Beyond a petition that calls for peace

Nothing can better describe the current madness which has taken hold of Turkey’s ruling Justice and Development Party (AKP) and its mouthpieces in the media — about the witch hunt that threatens the security of more than 1,000 academics who signed the peace petition — than the hate campaign targeting one of them, Aslı Iğsız.

Iğsız, an assistant professor of Middle Eastern and Islamic Studies at New York University, is the daughter of a former army commander, Hasan Iğsız. The latter was one of the top figures among the accused in the Ergenekon case, convicted to lifetime imprisonment, but released when the case collapsed due to a series of wrongdoings regarding the evidence.

A brilliant scholar, Aslı Iğsız was among those who signed the petition that called for accountability by the AKP government and a return to peace negotiations.

As the venomous witch hunt from top down was launched against the signatories, soon enough, she and her father found themselves in the line of fire.

As the accusations were no less than “military traitor and daughter,” the former general recently issued a statement through his lawyer, saying that despite disagreeing with the text of the petition campaign, he was deeply concerned that his daughter “whom he had raised by promoting independent and critical mindset should be disrespected this way and that he was worried about the wounds the latest lynch campaign had opened.”

The pro-government media’s response was relentless.

The daily Star on Monday let us know that “Aslı Iğsız is reported to be married to a Spanish Jew by the name of Eduardo Matos Martin.” This is only a simple, single case, illustrating how shameless, poisonous and dangerous the threats are against anybody who expresses dissent, exercises her/his right to protest against President Recep Tayyip Erdoğan’s tightly controlled and conducted hard-line policies in Turkey.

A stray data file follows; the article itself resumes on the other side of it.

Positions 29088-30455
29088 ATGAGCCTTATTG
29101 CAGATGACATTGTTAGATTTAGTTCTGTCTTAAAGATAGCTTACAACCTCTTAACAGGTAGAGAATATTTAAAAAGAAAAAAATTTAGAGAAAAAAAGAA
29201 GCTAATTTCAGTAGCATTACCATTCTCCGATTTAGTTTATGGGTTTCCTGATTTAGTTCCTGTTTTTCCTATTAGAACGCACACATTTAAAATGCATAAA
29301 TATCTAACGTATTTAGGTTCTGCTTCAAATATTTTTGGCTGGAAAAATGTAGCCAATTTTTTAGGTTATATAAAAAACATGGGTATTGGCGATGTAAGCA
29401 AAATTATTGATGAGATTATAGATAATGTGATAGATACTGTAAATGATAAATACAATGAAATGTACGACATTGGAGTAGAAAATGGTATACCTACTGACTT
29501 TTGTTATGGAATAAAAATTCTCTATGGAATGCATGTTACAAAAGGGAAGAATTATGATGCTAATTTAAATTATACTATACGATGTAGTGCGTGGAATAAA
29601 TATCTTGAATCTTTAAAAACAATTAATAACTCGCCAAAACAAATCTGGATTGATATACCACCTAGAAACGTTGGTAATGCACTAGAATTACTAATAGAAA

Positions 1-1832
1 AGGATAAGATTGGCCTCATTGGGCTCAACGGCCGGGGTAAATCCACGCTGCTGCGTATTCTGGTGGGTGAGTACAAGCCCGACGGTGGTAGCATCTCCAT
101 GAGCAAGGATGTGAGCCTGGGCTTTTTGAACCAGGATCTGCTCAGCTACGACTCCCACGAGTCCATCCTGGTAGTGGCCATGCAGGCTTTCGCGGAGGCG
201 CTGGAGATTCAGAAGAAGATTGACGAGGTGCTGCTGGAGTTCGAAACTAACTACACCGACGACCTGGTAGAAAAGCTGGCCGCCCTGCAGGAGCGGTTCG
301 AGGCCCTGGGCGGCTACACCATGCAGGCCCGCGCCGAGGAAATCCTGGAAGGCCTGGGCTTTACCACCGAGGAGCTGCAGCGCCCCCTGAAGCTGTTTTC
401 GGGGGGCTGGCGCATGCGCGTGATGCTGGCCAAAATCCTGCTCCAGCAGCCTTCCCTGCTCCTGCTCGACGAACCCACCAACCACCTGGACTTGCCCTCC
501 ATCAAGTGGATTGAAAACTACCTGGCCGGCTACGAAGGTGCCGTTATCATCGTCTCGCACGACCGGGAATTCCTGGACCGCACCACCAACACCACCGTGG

As the polarization increases, also by a series of violence raising concerns about how the “Syrianization” is speeding up, the academics’ petition has apparently come to mean a rupture point in Turkey’s ever-interesting story. It now clarifies a fault line between the pro- and anti-democracy camps, as well as puts to test each sector on where individuals stand in terms of basic freedoms.

In some ways, the fact that academics are joined by some colleagues at home and abroad — by their foreign colleagues — and others are encouraging. Although a few in the media and academia, in the political opposition and the Hizmet movement are still mumbling around “buts” and “ifs,” the support line is widening. Yesterday a total of 624 journalists joined the circles of cinematographers and authors who had backed the campaign. It is a positive sign that the Writers’ and Journalists’ Union (GYV) also joined the ranks, closing the ranks for democratic rights.

And the most peculiar support came from the 27 fan groups of more than 12 football teams — including Fenerbahçe, Beşiktaş and Galatasaray — declaring yesterday that “we shall not be part of this crime,” in support of the scholars.

In many ways, it seemed to me that the petition would be a sharp curve again in Turkey’s story. Just by thuggishly challenging the independence of opinion at academia, the witch hunt against it was crying for big consequences, calling for conscientious choices, and exposing how close Turkey comes to an abyss of despotism, sort of a wake-up call for the apathetic West.

It told everyone that the AKP was now ready to gobble the university freedom up, after bringing the judiciary down to its knees and suffocating the media.